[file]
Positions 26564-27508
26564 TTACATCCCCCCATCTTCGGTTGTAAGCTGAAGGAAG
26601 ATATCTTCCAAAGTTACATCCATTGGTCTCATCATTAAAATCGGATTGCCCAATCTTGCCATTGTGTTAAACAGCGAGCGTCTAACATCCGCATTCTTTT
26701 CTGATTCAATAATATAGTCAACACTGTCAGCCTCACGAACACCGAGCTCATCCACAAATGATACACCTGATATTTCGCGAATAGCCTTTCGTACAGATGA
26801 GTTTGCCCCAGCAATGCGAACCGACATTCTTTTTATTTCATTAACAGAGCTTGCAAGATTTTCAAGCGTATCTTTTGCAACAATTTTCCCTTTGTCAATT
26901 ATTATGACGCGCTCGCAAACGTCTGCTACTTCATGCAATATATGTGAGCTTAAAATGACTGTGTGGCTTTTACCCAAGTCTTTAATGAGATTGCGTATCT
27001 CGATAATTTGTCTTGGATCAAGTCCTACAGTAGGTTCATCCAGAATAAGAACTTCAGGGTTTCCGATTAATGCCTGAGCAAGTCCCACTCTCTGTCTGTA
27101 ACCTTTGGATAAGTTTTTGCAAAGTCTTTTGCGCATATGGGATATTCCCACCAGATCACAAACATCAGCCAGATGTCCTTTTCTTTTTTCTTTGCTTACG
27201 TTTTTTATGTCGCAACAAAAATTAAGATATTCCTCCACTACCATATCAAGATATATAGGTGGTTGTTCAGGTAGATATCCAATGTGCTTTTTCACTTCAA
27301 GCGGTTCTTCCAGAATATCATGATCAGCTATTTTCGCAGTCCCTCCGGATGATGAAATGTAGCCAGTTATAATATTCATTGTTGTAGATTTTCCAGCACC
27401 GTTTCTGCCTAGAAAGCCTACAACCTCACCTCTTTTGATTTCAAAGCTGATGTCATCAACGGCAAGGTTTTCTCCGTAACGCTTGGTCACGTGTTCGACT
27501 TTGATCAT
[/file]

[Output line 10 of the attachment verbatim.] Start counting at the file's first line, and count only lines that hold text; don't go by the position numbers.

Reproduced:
27301 GCGGTTCTTCCAGAATATCATGATCAGCTATTTTCGCAGTCCCTCCGGATGATGAAATGTAGCCAGTTATAATATTCATTGTTGTAGATTTTCCAGCACC